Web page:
The restoration was a joint Delaware State and grassroots effort to maintain a rustic, historic character of the bridge. Delaware also maintains several other beautiful covered bridges. No matter where a person lives, it is rewarding to appreciate the diamonds in our own back yards. There is much to enjoy in the Brandywine Valley.

Monday, July 13, 2009

The Face of Evil

The city of Venice, Italy is a fabulous city of great beauty, but at the Hall of the Compass (Sala della Bussola), this structure in the wall is called the "mouth for secret accusations." During the history of the Venetian Republic, a single, anonymous accusation slipped into the open mouth of this imperious face, could lead to an arrest and imprisonment in the Doge's Palace jails. Trials were held in secret and attended only by The Council of Ten (Consiglio dei dieci), who voted on guilt or innocence. Only written statements from the accuser and the accused were read and the tribunal voted. Supposedly false accusations resulted in the accuser receiving the punishment for the crime. If it was an anonymous accusation, how was that enforced?

This is Justice? When I viewed the structure with slots in the wall and heard its history, it gave me chills to look at the carving and wonder how many lives had been destroyed in power struggles of the powerful Republic of Venice (late seventh century until the late eighteenth century). It's not surprising that Napoleon closed them, and was his methods an improvement?

It was the longest republican type system of government, but one has to wonder how far we've come in systems of justice. Even today, a prisoner can testify against another person and help send them to prison in exchange for leniency in his own case. Rewards are offered for anonymous information about crimes in today's systems of justice. The eternal truth seeking. Good luck with that, Diogenes (412 BC-323 BC).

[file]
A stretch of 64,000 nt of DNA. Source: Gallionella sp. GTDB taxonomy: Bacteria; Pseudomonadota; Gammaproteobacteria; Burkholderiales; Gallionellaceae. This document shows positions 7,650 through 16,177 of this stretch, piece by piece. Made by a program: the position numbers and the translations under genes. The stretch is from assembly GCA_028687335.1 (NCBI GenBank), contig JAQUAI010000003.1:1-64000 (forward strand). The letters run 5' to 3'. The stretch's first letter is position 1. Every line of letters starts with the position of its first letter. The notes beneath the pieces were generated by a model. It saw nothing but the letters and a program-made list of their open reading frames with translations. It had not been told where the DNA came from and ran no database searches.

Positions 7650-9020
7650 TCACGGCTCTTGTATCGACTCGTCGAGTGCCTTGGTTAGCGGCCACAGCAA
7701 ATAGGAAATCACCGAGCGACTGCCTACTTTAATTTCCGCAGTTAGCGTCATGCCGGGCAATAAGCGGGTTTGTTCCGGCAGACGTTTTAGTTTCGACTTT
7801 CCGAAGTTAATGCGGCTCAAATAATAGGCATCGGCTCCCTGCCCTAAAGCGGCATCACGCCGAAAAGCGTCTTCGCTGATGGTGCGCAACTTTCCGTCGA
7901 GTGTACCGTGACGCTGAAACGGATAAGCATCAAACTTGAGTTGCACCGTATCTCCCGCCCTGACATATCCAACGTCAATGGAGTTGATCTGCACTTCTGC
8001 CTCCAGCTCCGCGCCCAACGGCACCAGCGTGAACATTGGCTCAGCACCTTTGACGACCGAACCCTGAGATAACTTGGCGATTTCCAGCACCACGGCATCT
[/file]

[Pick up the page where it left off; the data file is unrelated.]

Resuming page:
From the Doge's Palace, there is another chilling structure that echoes with human tragedies. The Bridge of Sighs (Ponte dei Sospiri), is a passage built in the 17th century that links the Doge's Palace jails with the newer prisons. That bridge was crossed by offenders on their way to prison and possibly execution. It has openings with a last view of the Grand Canal and freedom. I had to wonder if anyone was ever exonerated from the charges. Did accusation automatically equal conviction?

Tuesday, July 7, 2009



--A movie of fearless, bold, reckless courage
--Action adventure
--Alpha male with "skills"
--High body count
--Justified cause
--Sanitized violence
--Fear factor
--Vulnerable families
--Stark realism views the seedy side of life
--Language not objectionably crude
--High suspense level
--Suitable conclusion

Friday, July 3, 2009

To Channel Music

I have learned to "channel" music, thanks to the albums of Yanni. Stifle that groan! Gone are the moustache and flying locks of the nineties, replaced by a trimmed, more conservative look, thank goodness. I'll forgive the theatrics, which were a bit over the top, after all, he is Greek and loves his music. Along with the new music comes an older, wiser mentor/conductor who has launched some spectacular new voices. The two male vocalists are very dramatic in their own way and the ladies make us jealous. Yanni calls Chloe "fearless" and who wouldn't be with her looks and talent? Wish I could move like that.

My favorite remains in the instrumentals of the earlier albums, especially "Live at the Acropolis". It is at the top of my playlist for the gym. It gets me through four miles of fast walking with a lot of energy that I didn't feel when I walked into the gym. The instruments seem to flow through the listener with such energy and pep that you just want to dance on a treadmill. If that doesn't get the laziest person moving, nothing will. I greatly enjoy the videos of his orchestras in concert on YouTube. The instrumental performers are absolute experts with those instruments. The violins are extraordinary and the rhythm of percussion is inspiring. So Yanni gets my vote and I don't give a hoot about how he looks, or what is in his personal life. I just channel his music. Bring it on! It's all about the music!